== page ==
Cod Almighty | Diary
There might be lions
15 January 2021
Southend at home will always mean one thing to Daubney Diary. 30 years ago and living away fom GY, I took my mate Fitzy to his one and only Town game. The journey was without note until a banjaxed train stranded us and the three other passengers at Barnetby. Fitzy was distracted from the question of why there were only five people travelling to GY on a Friday night by the peculiarity of the stationmaster inviting us in for tea in a signal box that seemed to double up as his house.
The question was soon forgotten or, perhaps looking back now, answered by the radio on the replacement bus informing us that circus lions were on the loose and mauling people in the town centre. Needless to say, Fitzy has been dining out ever since on that story and the fascination he had the following day with the moustaches of Steve Sherwood and Gary Childs. Town saw off Southend that day, a big Blundell Park crowd tensing its way to a 1-0 win. Tomorrow we swap 1991's top of the table for the bottom of the league. By crikey we could do with a gritty 1-0 tomorrow. We'd even take our chances with lions if it meant getting to BP to watch a game. Maybe that's the answer to Covid and keeping people indoors: wild man-eating animals in the town centre. Anything is possible in this day and age.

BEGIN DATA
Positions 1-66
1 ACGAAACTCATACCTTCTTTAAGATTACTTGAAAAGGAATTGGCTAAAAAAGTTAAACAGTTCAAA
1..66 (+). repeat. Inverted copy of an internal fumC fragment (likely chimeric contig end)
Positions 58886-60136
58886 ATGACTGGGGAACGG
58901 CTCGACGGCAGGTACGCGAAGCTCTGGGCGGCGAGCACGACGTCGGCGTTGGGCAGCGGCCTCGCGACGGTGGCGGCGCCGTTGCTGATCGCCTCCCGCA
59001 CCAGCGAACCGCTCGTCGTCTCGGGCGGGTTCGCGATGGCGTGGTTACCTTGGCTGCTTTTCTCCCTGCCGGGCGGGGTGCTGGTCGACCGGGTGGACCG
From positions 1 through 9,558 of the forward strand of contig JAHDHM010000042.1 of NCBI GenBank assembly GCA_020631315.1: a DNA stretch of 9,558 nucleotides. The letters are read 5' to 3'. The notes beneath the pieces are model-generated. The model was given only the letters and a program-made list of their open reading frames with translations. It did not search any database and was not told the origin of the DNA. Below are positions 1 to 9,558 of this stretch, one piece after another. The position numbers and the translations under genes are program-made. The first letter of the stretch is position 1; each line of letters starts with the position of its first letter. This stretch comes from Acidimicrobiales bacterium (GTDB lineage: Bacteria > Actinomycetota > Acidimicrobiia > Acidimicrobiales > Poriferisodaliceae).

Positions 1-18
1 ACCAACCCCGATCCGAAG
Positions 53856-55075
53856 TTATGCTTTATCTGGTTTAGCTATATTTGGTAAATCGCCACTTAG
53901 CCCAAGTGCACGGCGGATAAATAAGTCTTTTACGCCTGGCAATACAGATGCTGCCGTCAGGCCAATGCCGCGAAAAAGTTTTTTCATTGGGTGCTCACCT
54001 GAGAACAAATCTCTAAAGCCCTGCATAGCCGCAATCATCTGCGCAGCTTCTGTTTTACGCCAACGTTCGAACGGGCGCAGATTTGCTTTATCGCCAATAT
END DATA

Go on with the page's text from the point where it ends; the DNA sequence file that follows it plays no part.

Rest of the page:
Except new signings it would seem. The only change this week at time of print are James Tilley's departure, with no incomings despite Paul Hurst's best efforts this week to fill the Twitter feeds. Luke Waterfall got tired of waiting for news so he announced some of his own to the radio. Apparently he signed a one-year contract extension while Ian Holloway was still in the building. Some responses to this news on Twitter made it sound like one of those shady US presidential pardons that get signed on the final day in office but we could do a lot worse than Waterfall. He's a solid player and it's unfair to judge him otherwise based on the misfortune of being in an overworked defence. Plus he obviously likes being at GTFC; that's a rarity in itself if Hursty's transfer travails are an indicator.
Despite not making any signings, Hurst may have more cards available tomorrow with Jim 'Big Jim' Hanson and Sean 'No Nickname As Of Yet' Scannell both close to a return. We could do with them. Southend may be bottom but they bear little resemblance to the shell of a side that started the season. They hover near the top of the form table, with four wins and a draw from their last six. We're bottom of that table with one win and you probably don't need telling that we'll be bottom of the actual table if we get scuttled tomorrow.
What a mess we're in. We're absolutely blessed that somebody can see the potential beyond it. Shutes, Stockwood and Pettit either have genuine love for the club or are mad. Maybe both. You know that look of pity and mocking scorn you get when you tell a Premier League fan that you support Town? That's the expression that greeted Tom Shutes when he told his accountant he was buying GTFC.